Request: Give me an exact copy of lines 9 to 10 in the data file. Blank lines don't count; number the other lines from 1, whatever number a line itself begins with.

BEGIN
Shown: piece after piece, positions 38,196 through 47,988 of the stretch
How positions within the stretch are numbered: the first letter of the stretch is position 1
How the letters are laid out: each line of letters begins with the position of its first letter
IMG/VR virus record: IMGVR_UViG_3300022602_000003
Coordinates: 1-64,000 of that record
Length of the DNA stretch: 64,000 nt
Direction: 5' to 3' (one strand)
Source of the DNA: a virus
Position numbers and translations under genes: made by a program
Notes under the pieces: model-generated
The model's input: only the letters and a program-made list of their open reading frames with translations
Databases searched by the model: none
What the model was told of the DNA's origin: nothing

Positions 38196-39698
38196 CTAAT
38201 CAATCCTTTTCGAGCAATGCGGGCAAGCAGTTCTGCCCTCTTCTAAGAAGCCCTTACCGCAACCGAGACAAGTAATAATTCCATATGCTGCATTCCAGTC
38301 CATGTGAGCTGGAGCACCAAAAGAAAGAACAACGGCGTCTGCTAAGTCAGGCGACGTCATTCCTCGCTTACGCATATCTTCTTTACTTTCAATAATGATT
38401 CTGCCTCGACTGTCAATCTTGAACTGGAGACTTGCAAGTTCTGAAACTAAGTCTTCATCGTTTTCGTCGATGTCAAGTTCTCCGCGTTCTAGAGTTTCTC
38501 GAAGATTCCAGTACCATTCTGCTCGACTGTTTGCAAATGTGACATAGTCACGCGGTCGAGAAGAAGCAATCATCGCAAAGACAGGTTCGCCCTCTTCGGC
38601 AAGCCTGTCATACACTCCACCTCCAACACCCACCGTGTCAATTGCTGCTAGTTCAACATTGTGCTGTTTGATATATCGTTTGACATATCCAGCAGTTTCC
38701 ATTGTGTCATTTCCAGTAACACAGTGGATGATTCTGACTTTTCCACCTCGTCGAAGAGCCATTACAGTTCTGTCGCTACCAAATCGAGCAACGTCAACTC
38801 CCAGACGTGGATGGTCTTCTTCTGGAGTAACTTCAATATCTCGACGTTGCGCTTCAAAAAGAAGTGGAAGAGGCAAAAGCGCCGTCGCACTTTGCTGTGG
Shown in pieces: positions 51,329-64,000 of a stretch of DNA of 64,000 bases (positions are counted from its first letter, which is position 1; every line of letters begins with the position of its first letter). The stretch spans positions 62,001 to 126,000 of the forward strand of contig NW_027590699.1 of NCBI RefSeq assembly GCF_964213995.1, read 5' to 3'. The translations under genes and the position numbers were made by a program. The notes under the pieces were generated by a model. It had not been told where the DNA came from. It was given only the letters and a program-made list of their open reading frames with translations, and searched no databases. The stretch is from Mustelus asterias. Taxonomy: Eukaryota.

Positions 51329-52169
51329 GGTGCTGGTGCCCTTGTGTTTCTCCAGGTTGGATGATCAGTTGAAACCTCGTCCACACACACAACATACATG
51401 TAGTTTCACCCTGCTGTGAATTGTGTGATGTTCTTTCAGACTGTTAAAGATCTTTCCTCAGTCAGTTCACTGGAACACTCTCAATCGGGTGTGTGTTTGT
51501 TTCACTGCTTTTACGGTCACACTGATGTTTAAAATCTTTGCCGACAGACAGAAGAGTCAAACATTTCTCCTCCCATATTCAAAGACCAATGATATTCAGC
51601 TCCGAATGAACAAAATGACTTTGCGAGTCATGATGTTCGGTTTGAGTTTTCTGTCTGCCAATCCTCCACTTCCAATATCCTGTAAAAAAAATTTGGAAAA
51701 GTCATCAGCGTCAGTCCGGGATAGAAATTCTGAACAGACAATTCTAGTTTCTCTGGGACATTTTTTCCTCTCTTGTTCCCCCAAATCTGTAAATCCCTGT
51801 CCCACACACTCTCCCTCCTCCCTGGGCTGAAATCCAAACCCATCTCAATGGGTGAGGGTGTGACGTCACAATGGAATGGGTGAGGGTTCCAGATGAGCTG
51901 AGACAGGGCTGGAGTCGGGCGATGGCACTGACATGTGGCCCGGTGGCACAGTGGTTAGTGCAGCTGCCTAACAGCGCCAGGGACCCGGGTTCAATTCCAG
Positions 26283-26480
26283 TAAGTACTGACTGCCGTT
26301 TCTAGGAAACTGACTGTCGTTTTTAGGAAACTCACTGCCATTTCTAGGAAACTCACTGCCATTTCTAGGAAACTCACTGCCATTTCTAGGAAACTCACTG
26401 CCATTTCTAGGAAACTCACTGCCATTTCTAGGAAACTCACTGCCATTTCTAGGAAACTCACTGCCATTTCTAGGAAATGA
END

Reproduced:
Position numbers and translations under genes: made by a program
Notes under the pieces: model-generated